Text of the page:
Mandela, far from submitting to the absolutism of the government, organized a non-violent civil rebellion. After ten years of incessant struggle against racism, the ruling leaders wanted to put an end to the resistance and therefore made the party to which Mandela belonged to illegal. The only viable option for Mandela and the other activists was to foment a fight from the underground. He did not lose sight of his ideals despite the fact that more sordid things were to come. On August 5, 1962, he was arrested for conspiracy against the dictatorship among other alleged crimes. The cruelty of the supremacist party materialized in a 27-year imprisonment. What kind of hope could one have after experiencing such a heinous scenario of injustice? He dedicated a lifetime to defending equality only to end up incarcerated and alienated from everything he knew and loved. What was it that kept him alive without losing sight of what was important? Idealism.He was an idealist, and when the seed of Idealism is fomented, no matter how ugly things may get, the idealist does not give up. Nelson Mandela had every excuse to stop being and idealist, he had every reason to simply give up on Idealism and become a “sarcastic realist” yet that is not what happened with him. Nelson Mandela would continue being and Idealist until the end of his days.
During the 1980s there was an increase in the number of protests against the South African regime using Mandela’s name as a banner. Faced with both internal and international pressure, the South African Government decided to release Nelson Mandela on February 11, 1990. Three days after his release, he was elected to lead the African National Congress. From his position of power he fought to establish democracy in South Africa, becoming the first black president of the country.
What was his secret to remain so committed to change without losing his idealism? Recently, a great variety of letters he wrote during his 27 years in prison have been published; letters which contain his reflections about the abysmal conditions his body and soul had to endured (including daily harassment by the guards and partial loss of his eyesight). Despite all of these his writings are filled with idealism and hope. One of the poignant texts that passed through his eyes during his incarceration was a book by Vincent Peale. What he liked the most about the book was this: “what is important is not what we suffer is how we deal with the pain”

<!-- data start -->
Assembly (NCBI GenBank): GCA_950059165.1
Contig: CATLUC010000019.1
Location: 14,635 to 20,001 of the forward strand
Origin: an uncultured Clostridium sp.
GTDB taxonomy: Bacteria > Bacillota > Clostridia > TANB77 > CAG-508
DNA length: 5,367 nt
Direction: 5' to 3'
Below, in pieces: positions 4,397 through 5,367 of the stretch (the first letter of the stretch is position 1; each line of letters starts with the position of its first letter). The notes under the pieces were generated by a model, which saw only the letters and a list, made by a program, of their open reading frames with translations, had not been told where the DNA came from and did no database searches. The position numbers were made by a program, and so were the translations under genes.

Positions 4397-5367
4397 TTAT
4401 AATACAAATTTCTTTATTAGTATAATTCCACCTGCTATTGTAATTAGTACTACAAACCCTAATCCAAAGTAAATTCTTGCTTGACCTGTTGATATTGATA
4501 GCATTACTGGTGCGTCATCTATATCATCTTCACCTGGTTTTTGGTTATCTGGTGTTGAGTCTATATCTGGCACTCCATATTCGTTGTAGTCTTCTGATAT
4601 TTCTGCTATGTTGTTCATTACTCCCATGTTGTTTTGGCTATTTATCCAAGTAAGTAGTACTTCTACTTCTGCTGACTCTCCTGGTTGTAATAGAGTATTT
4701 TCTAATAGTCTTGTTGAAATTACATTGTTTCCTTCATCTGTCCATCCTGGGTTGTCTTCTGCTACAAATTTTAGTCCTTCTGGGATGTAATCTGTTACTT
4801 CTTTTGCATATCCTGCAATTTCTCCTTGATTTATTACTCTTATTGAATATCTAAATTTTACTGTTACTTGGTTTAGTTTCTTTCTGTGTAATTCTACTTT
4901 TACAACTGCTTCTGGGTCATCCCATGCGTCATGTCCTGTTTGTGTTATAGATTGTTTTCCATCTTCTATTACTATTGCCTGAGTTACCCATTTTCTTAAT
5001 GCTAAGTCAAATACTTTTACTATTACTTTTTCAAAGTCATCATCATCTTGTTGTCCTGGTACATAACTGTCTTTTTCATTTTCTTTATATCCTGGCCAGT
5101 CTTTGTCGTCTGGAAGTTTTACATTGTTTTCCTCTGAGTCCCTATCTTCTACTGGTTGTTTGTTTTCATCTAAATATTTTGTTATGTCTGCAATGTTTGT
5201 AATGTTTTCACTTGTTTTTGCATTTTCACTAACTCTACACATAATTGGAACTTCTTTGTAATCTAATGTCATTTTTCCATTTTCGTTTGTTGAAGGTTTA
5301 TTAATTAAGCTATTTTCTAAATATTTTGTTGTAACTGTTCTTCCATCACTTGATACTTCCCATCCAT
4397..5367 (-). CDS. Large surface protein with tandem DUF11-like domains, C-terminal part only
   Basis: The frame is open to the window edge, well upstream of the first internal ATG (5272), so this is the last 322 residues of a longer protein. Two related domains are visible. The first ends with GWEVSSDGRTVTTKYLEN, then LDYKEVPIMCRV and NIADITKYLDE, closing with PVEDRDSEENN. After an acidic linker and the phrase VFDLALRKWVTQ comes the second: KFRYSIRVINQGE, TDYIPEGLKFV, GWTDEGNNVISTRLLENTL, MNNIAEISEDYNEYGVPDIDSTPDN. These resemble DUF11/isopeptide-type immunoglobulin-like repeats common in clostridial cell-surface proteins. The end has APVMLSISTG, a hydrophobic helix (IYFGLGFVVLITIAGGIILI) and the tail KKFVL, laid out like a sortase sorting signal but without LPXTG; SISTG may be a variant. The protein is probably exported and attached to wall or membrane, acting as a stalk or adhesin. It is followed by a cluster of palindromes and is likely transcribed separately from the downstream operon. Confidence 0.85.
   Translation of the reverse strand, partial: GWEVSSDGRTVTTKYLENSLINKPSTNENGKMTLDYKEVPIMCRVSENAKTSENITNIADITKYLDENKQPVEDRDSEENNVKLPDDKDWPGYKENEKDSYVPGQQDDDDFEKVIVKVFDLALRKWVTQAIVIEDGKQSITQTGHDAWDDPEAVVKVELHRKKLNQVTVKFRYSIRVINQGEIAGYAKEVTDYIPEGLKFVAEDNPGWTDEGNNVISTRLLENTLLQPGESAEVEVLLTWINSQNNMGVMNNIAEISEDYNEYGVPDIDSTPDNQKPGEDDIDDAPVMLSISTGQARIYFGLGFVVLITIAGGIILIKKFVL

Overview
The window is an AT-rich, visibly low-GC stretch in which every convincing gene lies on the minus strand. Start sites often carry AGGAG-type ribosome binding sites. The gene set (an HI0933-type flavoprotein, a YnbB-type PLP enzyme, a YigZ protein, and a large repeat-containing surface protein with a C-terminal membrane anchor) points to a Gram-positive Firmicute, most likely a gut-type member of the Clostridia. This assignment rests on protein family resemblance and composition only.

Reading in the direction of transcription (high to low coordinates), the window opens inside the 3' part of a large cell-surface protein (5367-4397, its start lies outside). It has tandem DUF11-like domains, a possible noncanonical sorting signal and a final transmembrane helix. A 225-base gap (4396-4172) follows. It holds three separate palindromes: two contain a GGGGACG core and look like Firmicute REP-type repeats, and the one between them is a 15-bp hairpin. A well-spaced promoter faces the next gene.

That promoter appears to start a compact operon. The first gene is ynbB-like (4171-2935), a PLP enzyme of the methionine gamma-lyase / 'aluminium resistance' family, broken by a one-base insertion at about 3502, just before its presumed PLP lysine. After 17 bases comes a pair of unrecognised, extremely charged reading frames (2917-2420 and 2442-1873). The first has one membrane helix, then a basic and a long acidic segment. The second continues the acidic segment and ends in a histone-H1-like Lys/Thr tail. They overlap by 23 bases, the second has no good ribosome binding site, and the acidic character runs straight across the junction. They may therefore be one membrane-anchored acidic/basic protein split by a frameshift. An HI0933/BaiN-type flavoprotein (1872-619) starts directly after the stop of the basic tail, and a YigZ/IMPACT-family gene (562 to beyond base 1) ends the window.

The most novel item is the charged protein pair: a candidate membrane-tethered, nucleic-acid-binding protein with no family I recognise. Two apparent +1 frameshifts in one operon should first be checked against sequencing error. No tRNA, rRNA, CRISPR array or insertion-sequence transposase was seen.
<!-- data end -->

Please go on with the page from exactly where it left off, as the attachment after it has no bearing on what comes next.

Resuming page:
The will to live is found when we come to understand we will always have the freedom to choose on how to react to tragedy and pain. Mandela arrived to the conclusion that Idealism (properly channeled) is the best tool one can have. Even when everything could be stripped away from us, if the seed of idealism has been fomented, nothing will ever defeat us.
Mandela, emphasized in numerous references, he would continue to fight for a world where war, hunger, disease and racial intolerance would no longer exist. Without a doubt, it is the best “Ideology” for which it is worth risking everything.
Through his example Mandela proved wrong those who believe idealism is only for the dreamers, the unrealistic or the weak. Those who think that way have a misconstrued perception about this quality, since it does not consist in sitting idly by waiting for God to solve everything or for someone else to do the work.
Real Idealism is not simply waiting, dreaming or praying for something to happen in order for things to get better. Real Idealism is smart action based on diverge thinking (heart + mind). Just wanting something, believing in something or having talents, is not enough if one is not willing to build upon those. We would be surprise just how much we can give when we commit to our growth and to accepting we are not mere aunts left to a life of chance. We are pure force, spirit, divine spark by which life expresses itself. This spark is life’s best gift to us, if only we are willing to accept such gift needs to be properly appreciated and channeled. Idealism is the best tool to unearth those abilities we may have considered dead or nonexistent. Idealism is the bridge between humanity and divinity; the question is are you willing to embrace it?
“Evolution and all hopes for a better world rest in the fearlessness and open-hearted vision of people who embrace life“
I passionately believe one person can make a difference. I write from my own experiences and interests. It is my greatest hope that by writing about my own challenges and hopes, others may feel inspired to believe more in their inner power and to fully embrace themselves.
Reprinted on crystalwind.ca with permission from Sofia Falcone.